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Etymology edit

From Latin propylaeum, from Ancient Greek προπύλαιον (propúlaion), from προ- (pro-, before”, “in front of) + πύλη (púlē, gate).

Pronunciation edit

  • IPA(key): /ˌpɹəʊpɪˈliːəm/

Noun edit

propylaeum (plural propylaea or propylaeums)

  1. (historical, especially Ancient Greece and Ancient Rome) A vestibule or entrance, (especially) to a temple.
    • 1892, Thomas Hardy, The Well-Beloved:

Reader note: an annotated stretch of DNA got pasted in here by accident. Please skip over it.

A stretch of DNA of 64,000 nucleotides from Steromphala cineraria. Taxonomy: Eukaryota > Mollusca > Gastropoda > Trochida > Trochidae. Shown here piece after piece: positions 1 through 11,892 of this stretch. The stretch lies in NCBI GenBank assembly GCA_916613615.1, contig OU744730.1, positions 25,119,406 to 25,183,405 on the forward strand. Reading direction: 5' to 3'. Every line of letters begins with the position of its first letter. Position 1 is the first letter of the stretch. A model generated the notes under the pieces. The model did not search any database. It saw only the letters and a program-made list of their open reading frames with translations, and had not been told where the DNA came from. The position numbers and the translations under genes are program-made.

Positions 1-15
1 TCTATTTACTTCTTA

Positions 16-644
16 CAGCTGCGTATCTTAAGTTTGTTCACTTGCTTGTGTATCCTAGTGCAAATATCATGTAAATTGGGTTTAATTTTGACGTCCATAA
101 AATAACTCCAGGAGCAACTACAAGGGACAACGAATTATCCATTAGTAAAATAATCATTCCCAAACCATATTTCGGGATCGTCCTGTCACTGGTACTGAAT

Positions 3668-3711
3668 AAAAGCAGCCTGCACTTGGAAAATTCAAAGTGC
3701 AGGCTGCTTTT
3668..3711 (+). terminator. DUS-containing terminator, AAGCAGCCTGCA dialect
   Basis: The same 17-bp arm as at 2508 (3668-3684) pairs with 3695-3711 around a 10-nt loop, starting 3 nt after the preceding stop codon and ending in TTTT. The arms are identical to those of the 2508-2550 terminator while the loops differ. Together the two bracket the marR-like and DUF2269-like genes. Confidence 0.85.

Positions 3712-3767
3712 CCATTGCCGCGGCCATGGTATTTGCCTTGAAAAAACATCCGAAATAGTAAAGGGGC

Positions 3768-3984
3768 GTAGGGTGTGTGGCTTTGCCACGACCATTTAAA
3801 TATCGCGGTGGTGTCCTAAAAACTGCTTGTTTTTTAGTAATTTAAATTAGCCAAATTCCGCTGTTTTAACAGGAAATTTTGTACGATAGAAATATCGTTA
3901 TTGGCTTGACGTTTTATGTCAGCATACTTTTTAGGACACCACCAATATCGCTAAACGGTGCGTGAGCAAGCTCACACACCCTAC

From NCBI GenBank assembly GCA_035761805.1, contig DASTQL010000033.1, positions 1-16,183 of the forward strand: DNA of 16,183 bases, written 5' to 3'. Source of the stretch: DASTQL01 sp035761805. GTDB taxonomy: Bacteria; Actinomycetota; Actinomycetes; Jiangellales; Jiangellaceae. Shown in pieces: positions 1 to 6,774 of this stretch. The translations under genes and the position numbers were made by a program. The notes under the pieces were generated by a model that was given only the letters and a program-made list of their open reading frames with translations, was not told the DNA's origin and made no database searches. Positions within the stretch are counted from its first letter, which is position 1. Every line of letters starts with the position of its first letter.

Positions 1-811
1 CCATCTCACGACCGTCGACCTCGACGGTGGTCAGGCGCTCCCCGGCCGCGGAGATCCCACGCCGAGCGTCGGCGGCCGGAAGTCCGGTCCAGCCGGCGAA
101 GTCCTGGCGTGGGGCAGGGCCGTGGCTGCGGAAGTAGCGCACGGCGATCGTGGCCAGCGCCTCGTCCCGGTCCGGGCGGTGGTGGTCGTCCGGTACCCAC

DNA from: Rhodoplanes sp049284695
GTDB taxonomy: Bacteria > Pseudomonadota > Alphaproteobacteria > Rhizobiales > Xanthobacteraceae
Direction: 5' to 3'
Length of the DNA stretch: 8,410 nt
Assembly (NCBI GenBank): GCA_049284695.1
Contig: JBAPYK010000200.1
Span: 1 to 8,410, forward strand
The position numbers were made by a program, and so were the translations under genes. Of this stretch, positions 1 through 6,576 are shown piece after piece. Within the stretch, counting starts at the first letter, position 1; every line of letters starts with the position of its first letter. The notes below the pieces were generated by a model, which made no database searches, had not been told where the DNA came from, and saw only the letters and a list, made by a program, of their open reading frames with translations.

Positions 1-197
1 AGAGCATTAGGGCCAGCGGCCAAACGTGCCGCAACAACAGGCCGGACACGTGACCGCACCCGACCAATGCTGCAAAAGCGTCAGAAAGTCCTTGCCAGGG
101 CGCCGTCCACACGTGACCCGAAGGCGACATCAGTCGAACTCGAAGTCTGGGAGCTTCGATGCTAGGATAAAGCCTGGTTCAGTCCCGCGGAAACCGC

On either side of the road young girls stood with pitchers at the fountains which bubbled there, and behind the houses forming the propylaea of the rock rose the massive forehead of the Isle — crested at this part with its enormous ramparts as with a mural crown.

Translations edit